On average, out of every dollar spent on compensation, 30 cents or more go to benefits. As shown above, this share has grown over the decades. These numbers indicate that an organization managing its labor costs must pay careful attention to the cost of its employee benefits.
Figure 13.2 shows the percentage of full-time workers receiving the most common employee benefits. Part-time workers often receive fewer benefits. The most widely offered benefits are paid leave for vacations and holidays, life and medical insurance, and retirement plans.
Figure 13.3 shows that the United States spends more of its total wealth on health care than other countries do. Most Western European countries have nationalized health systems, but the majority of Americans with coverage for health care expenses get it through their own or a family members’ employer. As a result, a growing number of employees whose employers cannot afford this benefit are left without insurance to cover health care expenses.
Transcript of "Costing of employee benefit"
Dr. G C Mohanta, BE(Mech), MSc(Engg), MBA, PhD(Mgt) Professor 13-1
They are non-wage/non-salary facilities and services provided to employees Benefits are getting more expensive year after year ◦ 24.7% of pay-bill costs in 1959 were made up of benefits ◦ Today 41.3% of pay-bill costs are made up of benefits 13-2
Data required for costing health insurance benefits: Premium rates for each type of enrollment- Single- Husband/wife- Parent/child- Family Number of members enrolled in each category Premium rates for each category Total cost of health insurance = (Number of employees in each category of enrollment) X (Annual cost per category) 13-3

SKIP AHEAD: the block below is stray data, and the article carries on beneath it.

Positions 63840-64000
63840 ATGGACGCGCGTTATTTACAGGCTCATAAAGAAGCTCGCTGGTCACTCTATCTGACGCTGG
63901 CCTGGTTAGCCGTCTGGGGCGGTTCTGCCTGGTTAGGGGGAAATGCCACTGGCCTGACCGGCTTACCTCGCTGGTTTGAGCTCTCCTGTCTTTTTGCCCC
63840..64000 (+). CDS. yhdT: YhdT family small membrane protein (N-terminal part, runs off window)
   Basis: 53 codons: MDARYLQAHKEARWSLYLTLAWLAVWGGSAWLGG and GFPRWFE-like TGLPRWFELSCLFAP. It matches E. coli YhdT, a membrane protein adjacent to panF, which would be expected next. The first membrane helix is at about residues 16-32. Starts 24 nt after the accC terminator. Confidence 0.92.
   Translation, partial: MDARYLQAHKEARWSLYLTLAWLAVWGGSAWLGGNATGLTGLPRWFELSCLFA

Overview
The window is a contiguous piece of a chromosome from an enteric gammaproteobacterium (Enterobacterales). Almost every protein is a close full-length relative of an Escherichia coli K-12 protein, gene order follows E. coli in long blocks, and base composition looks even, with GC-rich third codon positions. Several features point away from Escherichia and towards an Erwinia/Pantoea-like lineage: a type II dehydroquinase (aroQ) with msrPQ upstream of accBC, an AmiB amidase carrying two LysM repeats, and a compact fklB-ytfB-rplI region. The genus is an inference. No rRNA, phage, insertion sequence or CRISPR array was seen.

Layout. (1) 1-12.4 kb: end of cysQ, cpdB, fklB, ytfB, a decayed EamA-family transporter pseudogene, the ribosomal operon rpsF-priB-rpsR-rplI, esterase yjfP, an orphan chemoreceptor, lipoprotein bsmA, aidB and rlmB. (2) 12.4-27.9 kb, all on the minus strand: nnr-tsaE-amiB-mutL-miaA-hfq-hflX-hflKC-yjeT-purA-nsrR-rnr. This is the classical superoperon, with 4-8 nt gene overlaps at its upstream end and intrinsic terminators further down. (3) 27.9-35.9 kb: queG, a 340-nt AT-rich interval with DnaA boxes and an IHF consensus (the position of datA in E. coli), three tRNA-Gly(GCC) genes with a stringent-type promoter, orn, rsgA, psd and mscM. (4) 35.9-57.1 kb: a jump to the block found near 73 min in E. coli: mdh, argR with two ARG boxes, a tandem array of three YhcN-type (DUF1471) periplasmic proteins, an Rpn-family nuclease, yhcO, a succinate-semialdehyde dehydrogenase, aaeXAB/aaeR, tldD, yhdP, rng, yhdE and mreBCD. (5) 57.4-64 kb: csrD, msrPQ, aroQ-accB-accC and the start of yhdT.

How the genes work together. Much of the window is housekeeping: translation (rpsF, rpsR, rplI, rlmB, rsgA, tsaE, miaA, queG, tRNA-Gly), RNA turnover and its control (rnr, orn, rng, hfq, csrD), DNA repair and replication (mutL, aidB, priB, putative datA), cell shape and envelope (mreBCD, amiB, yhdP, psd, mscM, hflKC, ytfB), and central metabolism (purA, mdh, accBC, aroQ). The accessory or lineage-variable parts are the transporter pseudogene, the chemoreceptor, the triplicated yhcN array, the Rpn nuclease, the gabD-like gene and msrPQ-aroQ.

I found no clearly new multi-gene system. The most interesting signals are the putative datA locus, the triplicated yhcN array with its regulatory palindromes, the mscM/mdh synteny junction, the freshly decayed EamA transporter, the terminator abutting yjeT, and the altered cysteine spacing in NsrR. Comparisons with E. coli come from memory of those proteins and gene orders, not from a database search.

Assume 52 employees in organisation 48 full-time and 4 part-time Organisation to identify whether part-time employees eligible for benefits Assume organisation pay full cost of insurance benefits for all 52 employees 13-4
Type of Number of Annual Cost/ TotalEnrollment Employees Employee ($) Cost ($)Single 12 4,200 50,400Parent/Child 6 6,144 36,864Husband/ Wife 10 9,180 91,800Family 24 10,728 257,472Total 52 436,536 Total cost of medical insurance for organisation is $436,536 13-5
If employee requires to contribute 10% of premiums for dependent coverage Employee contribution can be calculated using information in previous slide Organisation’s cost for medical insurance = Total Cost – Total Employee Contribution 13-6
Type of Annual Minus Cost of 10% Number TotalEnrollment Cost/ Single Dep. Contribu of employee Employ Portion of Covera tion ($) Employe Contribu ee ($) Prem. ($) ge ($) es tion($)Parent/Child 6,144 4,200 1,944 194 6 1,164 Husband/ 9,180 4,200 4,980 498 10 4,980 Wife Family 10,728 4,200 6,528 653 24 15,672 Total 21,816 employeecontribution Organisation’s cost for medical insurance = $436,536 - $21,816 = $414,720 13-7
Cost of dental insurance can be calculated based on: Number of employees in each category of enrollment Premium rate for each category Assume dental insurance is provided for all 52 employees and their families 13-8
Type of Number of Annual Cost/ Total Enrollment Employees Employee ($) Cost ($) One person 12 463 5,556 Two persons 16 921 14,736 Three persons 24 1,314 31,536 Total 52 51,828Organisation’s cost for 52 employees are $51,828 13-9
Dollar cap limits organisation’s expenditures Actual cost will be based on dollar cap If cap applies for each employee individually, cap would not affect costs for 12 employees as cost of coverage less than $700 cap Cap would affect costs for 40 employees who have two or three persons’ coverage 13-10
Type of Number of Annual Cost/ TotalEnrollment Employees Employee ($) Cost ($)One person 12 463 5,556Two persons 16 700 (921) 11,200Three 24 700 (1,314) 16,800personsTotal 52 33,556 Organisation’s cost is $33,556 13-11